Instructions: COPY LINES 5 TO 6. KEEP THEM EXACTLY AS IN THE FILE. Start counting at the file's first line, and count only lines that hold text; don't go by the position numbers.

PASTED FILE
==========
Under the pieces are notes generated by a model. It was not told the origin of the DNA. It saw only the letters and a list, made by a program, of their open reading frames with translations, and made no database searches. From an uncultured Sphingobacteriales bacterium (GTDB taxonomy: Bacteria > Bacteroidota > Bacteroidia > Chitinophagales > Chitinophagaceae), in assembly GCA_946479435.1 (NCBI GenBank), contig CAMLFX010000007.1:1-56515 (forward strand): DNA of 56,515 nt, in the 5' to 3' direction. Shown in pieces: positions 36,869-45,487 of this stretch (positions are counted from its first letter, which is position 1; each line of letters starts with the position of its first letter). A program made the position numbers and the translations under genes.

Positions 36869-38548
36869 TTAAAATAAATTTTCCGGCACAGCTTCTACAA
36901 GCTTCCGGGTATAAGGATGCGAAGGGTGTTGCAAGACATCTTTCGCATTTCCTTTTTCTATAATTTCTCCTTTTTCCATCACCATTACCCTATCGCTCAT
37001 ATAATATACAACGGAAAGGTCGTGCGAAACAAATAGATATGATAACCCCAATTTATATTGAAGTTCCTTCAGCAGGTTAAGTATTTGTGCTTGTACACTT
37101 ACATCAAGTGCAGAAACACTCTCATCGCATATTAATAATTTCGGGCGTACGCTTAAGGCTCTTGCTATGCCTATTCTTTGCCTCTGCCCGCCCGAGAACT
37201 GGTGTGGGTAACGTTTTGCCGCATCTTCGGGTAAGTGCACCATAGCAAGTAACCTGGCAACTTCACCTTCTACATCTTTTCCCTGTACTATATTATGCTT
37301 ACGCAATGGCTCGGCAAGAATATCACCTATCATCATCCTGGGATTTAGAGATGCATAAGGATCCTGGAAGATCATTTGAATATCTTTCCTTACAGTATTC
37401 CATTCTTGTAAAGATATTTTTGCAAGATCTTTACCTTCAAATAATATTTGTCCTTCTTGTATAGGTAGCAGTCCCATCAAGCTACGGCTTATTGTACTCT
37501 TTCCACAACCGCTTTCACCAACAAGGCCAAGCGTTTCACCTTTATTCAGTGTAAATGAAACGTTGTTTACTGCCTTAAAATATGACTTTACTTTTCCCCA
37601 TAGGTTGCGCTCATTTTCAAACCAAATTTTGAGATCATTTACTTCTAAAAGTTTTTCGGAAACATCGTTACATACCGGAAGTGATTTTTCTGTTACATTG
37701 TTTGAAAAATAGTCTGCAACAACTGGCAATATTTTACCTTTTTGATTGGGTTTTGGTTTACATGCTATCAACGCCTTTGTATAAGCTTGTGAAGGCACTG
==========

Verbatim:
37001 ATAATATACAACGGAAAGGTCGTGCGAAACAAATAGATATGATAACCCCAATTTATATTGAAGTTCCTTCAGCAGGTTAAGTATTTGTGCTTGTACACTT
37101 ACATCAAGTGCAGAAACACTCTCATCGCATATTAATAATTTCGGGCGTACGCTTAAGGCTCTTGCTATGCCTATTCTTTGCCTCTGCCCGCCCGAGAACT